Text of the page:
Crandon challenges the court's consideration of Ms. Pritchard's opinion (though not the psychiatrist's opinion) on the ground that she is not a medical doctor. This type of challenge has been repeatedly rejected. See Waldorf v. Shuta, 142 F.3d 601, 625 (3d Cir. 1998) (permitting social worker to serve as expert witness regarding personal injury); Hammond v. International Harvester Co., 691 F.2d 646, 653 (3d Cir. 1982) ("[U]nder Rule 702, an individual need possess no special academic credentials to serve as an expert witness . . . . `[P]ractical experience as well as academic training and credentials may be the basis of qualification (as an expert witness).'" (citation omitted)); see also Fed. R. Evid. 702. We also note the facts that the victim had never been treated for a mental health problem before the incident, sought medical treatment and required hospitalization shortly after the incident, and had been placed in a long-term psychiatric treatment center. The District Court properly considered these factors in addition to the opinions of Ms. Pritchard and the psychiatrist.
Crandon also contends that his actions cannot be considered the proximate cause of the girl's losses because the government's mental health experts conceded that she may have suffered from pre-existing, untreated psychological problems prior to their relationship. Despite that reality, it was entirely reasonable for the District Court to conclude that the additional strain or trauma stemming from Crandon's actions was a substantial factor in causing the ultimate loss. We conclude that the District Court did not abuse its discretion in concluding that Crandon's conduct was the proximate cause of the victim's hospitalization.
Crandon also argues that he should only be required to pay restitution for "a percentage of the proximate cause." Appellant's Br. at 12. We note, however, that once proximate cause is established, the statute requires the court to order restitution for the "full amount of the victim's losses." 18 U.S.C. § 2259(b)(1). There is nothing in the statute that provides for a proportionality analysis.
B. Payment of Restitution
Crandon also argues that neither his current economic circumstances nor those in the foreseeable future allow for payment in full; therefore, the District Court should have imposed "nominal periodic payments." The District Court, however, was required to impose mandatory restitution. See 18 U.S.C. § 2259. The court was not permitted to consider Crandon's economic circumstances. See 18 U.S.C. § 2259(b)(4)(B) ("A court may not decline to issue an order under this section because of — (i) the economic circumstances of the defendant."). After ordering full restitution, the court must set a payment schedule and may only order nominal periodic payments if the defendant proves indigency. In this case, the court noted that Crandon "is a man with a college education with some master's points . . . [his] financial future is not bereft of hope." App. at 92. These findings, which are not disputed, suggest that Crandon's potential earning capacity precludes a determination of indigency. Accordingly, we do not find the imposition of full restitution costs to be an abuse of discretion.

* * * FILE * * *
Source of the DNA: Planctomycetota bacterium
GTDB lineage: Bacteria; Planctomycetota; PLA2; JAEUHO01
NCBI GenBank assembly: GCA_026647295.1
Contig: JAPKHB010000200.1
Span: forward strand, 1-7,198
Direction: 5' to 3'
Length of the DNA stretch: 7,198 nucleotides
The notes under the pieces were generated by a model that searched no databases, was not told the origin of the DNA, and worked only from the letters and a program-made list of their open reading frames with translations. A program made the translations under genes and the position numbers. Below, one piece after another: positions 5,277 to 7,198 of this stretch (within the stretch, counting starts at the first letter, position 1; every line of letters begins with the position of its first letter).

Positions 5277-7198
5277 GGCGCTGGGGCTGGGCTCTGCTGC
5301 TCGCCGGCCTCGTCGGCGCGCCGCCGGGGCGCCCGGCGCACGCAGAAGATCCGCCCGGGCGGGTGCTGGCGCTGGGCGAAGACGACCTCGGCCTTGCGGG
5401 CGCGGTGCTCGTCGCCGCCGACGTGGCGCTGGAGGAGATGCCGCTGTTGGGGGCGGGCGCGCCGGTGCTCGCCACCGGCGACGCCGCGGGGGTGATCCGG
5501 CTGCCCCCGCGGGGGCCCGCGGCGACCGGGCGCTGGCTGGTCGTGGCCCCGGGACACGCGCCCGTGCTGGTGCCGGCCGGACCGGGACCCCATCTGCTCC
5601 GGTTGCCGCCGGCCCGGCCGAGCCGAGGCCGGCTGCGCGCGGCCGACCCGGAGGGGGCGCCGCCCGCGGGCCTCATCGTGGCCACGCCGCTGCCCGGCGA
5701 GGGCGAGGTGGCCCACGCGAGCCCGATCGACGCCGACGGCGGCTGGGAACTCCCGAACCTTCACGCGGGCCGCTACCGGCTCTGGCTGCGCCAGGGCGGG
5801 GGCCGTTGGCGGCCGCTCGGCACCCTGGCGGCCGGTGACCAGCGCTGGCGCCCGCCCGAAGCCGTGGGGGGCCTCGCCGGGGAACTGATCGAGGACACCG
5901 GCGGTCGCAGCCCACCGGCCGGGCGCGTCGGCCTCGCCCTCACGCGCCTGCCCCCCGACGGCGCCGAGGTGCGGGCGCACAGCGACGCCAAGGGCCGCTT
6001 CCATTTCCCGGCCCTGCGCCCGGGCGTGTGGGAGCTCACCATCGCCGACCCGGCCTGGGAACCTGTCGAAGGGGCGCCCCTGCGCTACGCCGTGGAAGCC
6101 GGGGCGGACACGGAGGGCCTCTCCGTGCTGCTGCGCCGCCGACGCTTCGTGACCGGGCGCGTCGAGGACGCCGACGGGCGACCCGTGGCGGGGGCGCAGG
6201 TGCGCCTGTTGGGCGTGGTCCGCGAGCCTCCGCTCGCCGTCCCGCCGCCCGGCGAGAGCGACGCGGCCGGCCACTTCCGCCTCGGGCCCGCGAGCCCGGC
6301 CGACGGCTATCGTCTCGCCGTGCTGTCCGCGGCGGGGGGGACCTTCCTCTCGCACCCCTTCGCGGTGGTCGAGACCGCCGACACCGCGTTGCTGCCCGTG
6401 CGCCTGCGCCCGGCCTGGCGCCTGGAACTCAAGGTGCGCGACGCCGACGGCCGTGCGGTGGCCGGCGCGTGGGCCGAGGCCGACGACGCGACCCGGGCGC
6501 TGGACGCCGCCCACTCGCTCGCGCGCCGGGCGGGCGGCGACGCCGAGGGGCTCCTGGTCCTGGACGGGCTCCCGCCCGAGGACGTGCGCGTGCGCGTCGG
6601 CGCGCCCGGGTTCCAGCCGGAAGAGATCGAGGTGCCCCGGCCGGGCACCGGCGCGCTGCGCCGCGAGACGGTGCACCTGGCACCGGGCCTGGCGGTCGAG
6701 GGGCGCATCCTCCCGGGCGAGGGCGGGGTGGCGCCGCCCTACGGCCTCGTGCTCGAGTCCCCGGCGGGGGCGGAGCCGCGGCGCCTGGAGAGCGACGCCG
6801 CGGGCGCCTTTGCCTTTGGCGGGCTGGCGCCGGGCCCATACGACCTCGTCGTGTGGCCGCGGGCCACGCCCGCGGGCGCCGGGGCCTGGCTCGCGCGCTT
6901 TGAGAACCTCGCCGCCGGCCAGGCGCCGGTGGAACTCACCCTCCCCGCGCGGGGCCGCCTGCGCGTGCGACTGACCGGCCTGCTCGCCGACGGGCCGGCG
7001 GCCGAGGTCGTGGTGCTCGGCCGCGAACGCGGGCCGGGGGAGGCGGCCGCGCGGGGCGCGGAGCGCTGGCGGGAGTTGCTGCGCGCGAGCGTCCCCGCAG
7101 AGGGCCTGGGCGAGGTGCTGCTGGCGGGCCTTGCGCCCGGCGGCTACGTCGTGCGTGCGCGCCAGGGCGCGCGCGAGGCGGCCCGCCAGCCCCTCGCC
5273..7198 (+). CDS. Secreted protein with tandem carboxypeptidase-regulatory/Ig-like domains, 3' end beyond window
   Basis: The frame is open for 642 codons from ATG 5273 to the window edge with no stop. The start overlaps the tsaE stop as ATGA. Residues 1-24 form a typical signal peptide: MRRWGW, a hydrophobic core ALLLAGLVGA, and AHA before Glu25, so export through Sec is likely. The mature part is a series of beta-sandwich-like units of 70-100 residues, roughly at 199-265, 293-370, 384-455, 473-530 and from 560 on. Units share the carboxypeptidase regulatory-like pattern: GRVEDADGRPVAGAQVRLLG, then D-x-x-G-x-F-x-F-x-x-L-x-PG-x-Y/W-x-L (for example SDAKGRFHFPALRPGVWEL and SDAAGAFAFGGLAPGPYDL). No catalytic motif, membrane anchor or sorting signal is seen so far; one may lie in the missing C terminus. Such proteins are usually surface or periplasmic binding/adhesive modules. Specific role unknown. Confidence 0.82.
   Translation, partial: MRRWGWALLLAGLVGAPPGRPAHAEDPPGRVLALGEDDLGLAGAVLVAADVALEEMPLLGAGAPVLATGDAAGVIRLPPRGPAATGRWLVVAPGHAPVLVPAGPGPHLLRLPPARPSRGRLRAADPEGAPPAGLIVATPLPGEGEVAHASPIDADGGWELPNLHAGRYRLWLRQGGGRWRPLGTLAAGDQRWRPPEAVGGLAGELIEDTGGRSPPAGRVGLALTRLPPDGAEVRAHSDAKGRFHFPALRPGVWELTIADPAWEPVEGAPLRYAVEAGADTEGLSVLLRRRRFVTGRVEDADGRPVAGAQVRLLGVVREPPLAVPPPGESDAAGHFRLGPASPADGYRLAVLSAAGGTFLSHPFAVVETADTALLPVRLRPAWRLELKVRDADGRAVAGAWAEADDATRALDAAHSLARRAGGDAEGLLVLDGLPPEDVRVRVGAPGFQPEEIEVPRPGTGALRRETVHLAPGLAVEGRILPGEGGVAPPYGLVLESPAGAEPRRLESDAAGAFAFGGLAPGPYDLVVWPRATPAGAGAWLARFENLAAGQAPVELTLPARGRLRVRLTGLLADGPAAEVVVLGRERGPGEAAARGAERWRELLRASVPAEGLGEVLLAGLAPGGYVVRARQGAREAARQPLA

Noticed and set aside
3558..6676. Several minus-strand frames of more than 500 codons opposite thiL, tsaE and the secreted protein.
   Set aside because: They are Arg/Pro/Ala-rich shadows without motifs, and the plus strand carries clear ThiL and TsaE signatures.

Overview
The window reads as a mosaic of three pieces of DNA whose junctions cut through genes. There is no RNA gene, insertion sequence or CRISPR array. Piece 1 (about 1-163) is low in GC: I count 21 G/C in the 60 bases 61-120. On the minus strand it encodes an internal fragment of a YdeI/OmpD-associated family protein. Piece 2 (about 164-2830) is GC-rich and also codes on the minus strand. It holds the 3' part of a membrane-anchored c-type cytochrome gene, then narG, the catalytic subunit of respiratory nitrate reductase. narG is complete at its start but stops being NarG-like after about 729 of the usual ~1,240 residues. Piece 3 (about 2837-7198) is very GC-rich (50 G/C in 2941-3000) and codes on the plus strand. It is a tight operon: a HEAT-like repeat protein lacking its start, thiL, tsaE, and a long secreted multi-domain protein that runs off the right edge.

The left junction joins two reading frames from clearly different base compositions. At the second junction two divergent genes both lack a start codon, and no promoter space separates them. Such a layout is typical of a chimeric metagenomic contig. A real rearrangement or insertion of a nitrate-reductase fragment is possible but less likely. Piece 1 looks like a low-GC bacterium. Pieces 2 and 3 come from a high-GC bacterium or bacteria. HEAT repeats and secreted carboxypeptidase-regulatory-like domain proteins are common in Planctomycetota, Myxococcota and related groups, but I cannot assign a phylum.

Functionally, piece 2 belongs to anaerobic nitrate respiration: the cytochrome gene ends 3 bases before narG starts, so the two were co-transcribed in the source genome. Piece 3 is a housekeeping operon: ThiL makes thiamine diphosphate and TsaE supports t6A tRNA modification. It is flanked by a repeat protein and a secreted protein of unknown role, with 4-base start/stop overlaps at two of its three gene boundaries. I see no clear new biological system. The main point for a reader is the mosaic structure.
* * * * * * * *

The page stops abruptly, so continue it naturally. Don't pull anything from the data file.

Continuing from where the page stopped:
The mandatory restitution provision specifies that enforcement of the order follow the guidelines set forth in section 3664. See 18 U.S.C. § 2259(b)(3). According to section 3664, after ordering full restitution, the court must set a payment schedule. See 18 U.S.C. § 3664(f)(2). In considering the manner and schedule of payment, the court is required to consider the defendant's financial resources, assets, projected income, and financial obligations. If the defendant's financial situation does "not allow the payment of any amount of a restitution order, and [does] not allow for the payment of the full amount of a restitution order in the foreseeable future under any reasonable schedule of payments," then the court can order nominal periodic payments. 18 U.S.C. § 3664(f)(3)(B).
We next address Crandon's challenge to the District Court's decision to limit his Internet access during his term of supervised release. We apply an abuse of discretion standard of review to the District Court's imposition of a special condition of supervised release. See United States v. Ritter, 118 F.3d 502, 504 (6th Cir. 1997); United States v. Schechter, 13 F.3d 1117, 1118 (7th Cir. 1994); United States v. Chinske, 978 F.2d 557, 559-60 (9th Cir. 1992).
As a part of Crandon's sentence, the District Court imposed the following condition of supervised release:
The defendant shall not possess, procure, purchase or otherwise obtain access to any form of computer network, bulletin board, Internet, or exchange format involving computers unless specifically approved by the U.S. Probation Office.
App. at 11. Crandon contends that the condition unnecessarily infringes upon his liberty interests and bears no logical relation to his offense.
A sentencing judge is given wide discretion in imposing supervised release. The validity of a condition of supervised release is governed by 18 U.S.C. § 3583. Pursuant to that statute, a District Court may order any appropriate condition to the extent it:
(1) is reasonably related to certain factors, including (a) the nature and circumstances of the offense and the history and characteristics of the defendant, (b) deterring further criminal conduct by the defendant, or (c) protecting the public from further criminal conduct by the defendant; [and]
(2) involves no greater deprivation of liberty than is reasonably necessary for the purposes of deterrence and protection of the public . . .
See 18 U.S.C. §§ 3583(d), 3553(a).
We believe that the District Court's condition restricting Internet access is reasonably related to Crandon's criminal activities, to the goal of deterring him from engaging in further criminal conduct, and to protecting the public. In this case, Crandon used the Internet as a means to develop an illegal sexual relationship with a young girl over a period of several months. Given these compelling circumstances, it seems clear that the condition of release limiting Crandon's Internet access is related to the dual aims of deterring him from recidivism and protecting the public.